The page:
The University of Michigan recently released a report that details changes in consumer sentiment for November. The report, which details how consumer sentiment fell during the month and puts that in historical perspective, is bad news for President Brandon, as it shows that Americans are growing increasingly uneasy as his policies ravage the economy.
Specifically, Richard Curtain, the report’s author, notes that rising, obviously not-transitory inflation is on the mind of many consumers, pushing consumer confidence down:
Consumer sentiment fell in early November to its lowest level in a decade due to an escalating inflation rate and the growing belief among consumers that no effective policies have yet been developed to reduce the damage from surging inflation.
Curtain then adds details, showing how inflation’s impact on the average consumer’s life is causing a plummet in consumer confidence:
One-in-four consumers cited inflationary reductions in their living standards in November, with lower income and older consumers voicing the greatest impact. Nominal income gains were widely reported but when asked about inflation-adjusted gains, half of all families anticipated reduced real incomes next year. Rising prices for homes, vehicles, and durables were reported more frequently than any other time in more than half a century.
For reference, a recent Consumer Price Index update found that inflation breached the 6% mark year over year, the highest rate in over 30 years. Team Biden appears to have done little in response other than pushing a $1.5 trillion bill that will pump yet more printed dollars into the economy.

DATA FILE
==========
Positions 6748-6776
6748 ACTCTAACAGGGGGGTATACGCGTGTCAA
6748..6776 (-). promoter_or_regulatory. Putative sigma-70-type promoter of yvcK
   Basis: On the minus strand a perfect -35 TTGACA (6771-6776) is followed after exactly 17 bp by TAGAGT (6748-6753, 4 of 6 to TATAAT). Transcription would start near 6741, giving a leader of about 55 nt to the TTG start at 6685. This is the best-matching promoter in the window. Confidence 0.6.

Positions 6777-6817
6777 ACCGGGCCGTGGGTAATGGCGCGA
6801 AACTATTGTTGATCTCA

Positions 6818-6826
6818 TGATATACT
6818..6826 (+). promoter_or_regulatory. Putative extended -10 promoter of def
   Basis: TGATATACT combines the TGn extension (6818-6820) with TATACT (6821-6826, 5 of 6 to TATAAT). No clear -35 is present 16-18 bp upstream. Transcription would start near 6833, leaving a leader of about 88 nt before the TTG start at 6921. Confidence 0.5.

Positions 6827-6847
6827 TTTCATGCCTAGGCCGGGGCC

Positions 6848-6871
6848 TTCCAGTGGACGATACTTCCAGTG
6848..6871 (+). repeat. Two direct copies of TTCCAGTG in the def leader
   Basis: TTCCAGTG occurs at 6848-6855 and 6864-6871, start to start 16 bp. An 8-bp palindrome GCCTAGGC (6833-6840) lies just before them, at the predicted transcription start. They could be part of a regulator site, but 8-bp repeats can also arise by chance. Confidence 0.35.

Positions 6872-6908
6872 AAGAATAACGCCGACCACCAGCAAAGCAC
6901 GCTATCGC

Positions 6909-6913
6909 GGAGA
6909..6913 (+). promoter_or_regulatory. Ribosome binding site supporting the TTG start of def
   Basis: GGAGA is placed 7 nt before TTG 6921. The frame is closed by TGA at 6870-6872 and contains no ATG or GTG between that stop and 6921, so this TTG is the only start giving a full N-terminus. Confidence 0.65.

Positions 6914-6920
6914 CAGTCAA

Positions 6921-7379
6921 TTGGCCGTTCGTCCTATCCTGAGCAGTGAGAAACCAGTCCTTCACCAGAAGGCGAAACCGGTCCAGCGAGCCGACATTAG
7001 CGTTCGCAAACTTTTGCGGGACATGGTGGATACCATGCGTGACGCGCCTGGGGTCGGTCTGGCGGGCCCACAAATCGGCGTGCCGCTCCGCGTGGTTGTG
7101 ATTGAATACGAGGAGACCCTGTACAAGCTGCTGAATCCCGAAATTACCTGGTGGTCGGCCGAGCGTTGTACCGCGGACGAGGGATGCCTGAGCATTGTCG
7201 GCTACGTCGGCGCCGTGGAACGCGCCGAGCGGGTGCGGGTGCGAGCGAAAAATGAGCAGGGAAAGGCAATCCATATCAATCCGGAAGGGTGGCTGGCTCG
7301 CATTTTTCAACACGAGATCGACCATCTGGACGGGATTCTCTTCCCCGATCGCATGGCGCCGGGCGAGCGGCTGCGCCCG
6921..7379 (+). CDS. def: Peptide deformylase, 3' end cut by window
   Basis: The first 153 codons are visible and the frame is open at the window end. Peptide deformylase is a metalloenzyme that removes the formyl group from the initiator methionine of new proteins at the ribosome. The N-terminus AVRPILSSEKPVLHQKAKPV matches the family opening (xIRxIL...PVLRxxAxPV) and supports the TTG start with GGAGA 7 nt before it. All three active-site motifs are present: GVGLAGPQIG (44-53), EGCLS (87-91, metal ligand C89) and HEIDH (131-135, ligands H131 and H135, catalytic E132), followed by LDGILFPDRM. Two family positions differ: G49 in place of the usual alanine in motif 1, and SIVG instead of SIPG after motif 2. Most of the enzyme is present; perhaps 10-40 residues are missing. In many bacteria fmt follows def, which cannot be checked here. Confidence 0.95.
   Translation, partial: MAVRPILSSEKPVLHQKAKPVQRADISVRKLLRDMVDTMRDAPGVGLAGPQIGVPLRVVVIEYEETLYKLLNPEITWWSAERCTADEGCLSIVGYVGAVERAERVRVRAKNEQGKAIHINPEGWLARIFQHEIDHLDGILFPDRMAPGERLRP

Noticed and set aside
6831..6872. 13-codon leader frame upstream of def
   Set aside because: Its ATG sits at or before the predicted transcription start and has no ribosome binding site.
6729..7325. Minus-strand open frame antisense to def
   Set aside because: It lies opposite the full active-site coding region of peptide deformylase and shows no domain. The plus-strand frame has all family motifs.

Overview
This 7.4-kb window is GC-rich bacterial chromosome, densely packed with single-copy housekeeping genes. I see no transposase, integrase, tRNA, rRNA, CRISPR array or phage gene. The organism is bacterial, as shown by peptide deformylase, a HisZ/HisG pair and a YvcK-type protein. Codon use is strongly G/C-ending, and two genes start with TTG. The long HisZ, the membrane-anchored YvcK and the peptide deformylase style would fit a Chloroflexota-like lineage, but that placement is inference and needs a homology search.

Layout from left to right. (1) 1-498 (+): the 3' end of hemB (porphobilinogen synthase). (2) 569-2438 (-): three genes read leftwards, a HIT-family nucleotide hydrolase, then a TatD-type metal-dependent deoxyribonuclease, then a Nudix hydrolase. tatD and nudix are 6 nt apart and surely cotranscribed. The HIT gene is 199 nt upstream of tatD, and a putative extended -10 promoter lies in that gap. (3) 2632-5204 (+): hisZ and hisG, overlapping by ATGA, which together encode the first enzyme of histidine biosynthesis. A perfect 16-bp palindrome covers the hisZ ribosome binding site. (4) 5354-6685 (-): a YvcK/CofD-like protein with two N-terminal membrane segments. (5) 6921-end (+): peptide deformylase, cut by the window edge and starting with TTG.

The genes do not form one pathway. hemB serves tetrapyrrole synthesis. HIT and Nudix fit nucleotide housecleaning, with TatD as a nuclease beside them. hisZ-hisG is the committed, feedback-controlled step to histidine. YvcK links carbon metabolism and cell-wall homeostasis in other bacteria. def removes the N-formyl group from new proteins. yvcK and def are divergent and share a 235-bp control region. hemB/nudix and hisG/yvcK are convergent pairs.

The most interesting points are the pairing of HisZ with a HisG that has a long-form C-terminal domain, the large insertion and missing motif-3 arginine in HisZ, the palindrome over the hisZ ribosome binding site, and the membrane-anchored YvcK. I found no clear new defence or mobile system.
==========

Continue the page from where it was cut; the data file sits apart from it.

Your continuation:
As a result, consumers are recognizing that the “transient” inflation might not be so transient and those inflation-related lifestyle reductions might be around longer than the Fed would have them believe.
Those well-founded worries about Bidenflation mean that consumer expectations and confidence have sunk precipitously, as this chart, provided by the report, shows:
Consumer sentiment dropped 13% year over year and nearly 7% month over month (October-November). Consumer views of economic conditions dropped nearly 16% year over year and about 6% month over month. Consumer expectations dropped 10% year over year and a massive 7.5% month over month. Those are precipitous declines.
And it’s important to remember that the year-over-year changes take the economic disaster that was 2020 into account. Consumers that were already worried about the economy due to the Covid lockdowns and/or massive government spending in 2020 not only didn’t change their minds, but also grew even more worried about the state of the economy.
However, those estimates of consumer sentiment must be taken with a grain of salt, as they’re heavily dependent on partisan affiliation, as Curtain notes:
Partisans aligned with the President’s party have adopted very positive moods, and those in the opposing camp very negative moods. As a result, partisan supporters of one or the other presidents either mentioned or ignored rising home and stock values, inflation and income growth rates, or mentioned or ignored employment or unemployment rates, and so forth. The partisan differences in perceptions were not minor, but were large and equal in size (see the table). They were larger than differences across income, age, and education; moreover, those partisan differences nearly equaled the entire span between cyclical peaks and troughs.
So, while consumer sentiment is certainly quite low, some of the precipitous decline might reflect people growing disillusioned with President Brandon rather than pure economic concerns. Still, however, the decline is major and, according to Just the News, is a 10-year low in consumer sentiment.